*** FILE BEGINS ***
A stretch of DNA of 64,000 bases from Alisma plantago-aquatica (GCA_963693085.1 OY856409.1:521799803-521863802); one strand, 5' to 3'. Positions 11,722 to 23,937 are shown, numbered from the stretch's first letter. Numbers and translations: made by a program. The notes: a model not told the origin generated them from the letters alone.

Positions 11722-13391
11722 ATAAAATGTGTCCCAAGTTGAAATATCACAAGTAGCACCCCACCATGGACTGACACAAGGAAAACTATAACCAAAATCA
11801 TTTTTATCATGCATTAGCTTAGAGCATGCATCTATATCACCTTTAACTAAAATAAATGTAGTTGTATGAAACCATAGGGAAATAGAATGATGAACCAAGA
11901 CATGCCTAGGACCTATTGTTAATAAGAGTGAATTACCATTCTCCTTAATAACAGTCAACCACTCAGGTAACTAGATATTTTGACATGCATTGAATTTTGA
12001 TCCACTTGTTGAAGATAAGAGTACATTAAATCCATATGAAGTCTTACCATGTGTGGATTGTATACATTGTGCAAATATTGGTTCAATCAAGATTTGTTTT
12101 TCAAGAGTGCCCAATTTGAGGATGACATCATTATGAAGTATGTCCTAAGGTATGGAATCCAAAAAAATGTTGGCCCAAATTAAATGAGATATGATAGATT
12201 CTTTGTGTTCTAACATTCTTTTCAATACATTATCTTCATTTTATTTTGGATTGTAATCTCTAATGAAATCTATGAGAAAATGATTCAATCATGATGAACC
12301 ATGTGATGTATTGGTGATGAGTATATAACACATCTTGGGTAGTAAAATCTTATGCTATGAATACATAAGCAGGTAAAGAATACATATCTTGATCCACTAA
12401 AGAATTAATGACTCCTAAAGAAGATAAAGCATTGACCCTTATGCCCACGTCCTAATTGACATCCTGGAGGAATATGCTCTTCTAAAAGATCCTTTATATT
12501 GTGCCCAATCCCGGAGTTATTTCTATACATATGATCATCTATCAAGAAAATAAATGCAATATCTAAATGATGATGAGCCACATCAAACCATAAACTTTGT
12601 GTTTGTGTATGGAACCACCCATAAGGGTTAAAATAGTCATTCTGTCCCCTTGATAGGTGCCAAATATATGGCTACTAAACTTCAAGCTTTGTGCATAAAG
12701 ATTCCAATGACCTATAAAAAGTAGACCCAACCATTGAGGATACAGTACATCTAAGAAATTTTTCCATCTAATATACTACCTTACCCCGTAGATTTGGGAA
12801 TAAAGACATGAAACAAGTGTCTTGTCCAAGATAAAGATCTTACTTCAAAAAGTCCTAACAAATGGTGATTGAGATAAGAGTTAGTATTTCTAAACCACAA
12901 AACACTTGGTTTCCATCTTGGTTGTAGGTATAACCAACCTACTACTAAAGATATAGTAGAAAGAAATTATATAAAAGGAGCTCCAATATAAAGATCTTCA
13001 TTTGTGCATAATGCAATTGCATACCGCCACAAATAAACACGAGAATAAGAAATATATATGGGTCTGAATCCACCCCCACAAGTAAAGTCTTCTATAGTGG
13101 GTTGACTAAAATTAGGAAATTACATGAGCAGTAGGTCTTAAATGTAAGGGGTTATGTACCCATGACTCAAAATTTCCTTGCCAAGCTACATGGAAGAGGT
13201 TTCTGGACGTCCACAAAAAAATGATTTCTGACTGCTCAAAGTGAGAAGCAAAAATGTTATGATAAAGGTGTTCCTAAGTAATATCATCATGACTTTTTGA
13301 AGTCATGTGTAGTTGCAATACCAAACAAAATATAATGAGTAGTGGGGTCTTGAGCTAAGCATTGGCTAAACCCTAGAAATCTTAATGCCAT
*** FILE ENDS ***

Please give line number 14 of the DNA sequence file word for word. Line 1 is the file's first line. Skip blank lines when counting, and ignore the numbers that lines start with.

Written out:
12801 TAAAGACATGAAACAAGTGTCTTGTCCAAGATAAAGATCTTACTTCAAAAAGTCCTAACAAATGGTGATTGAGATAAGAGTTAGTATTTCTAAACCACAA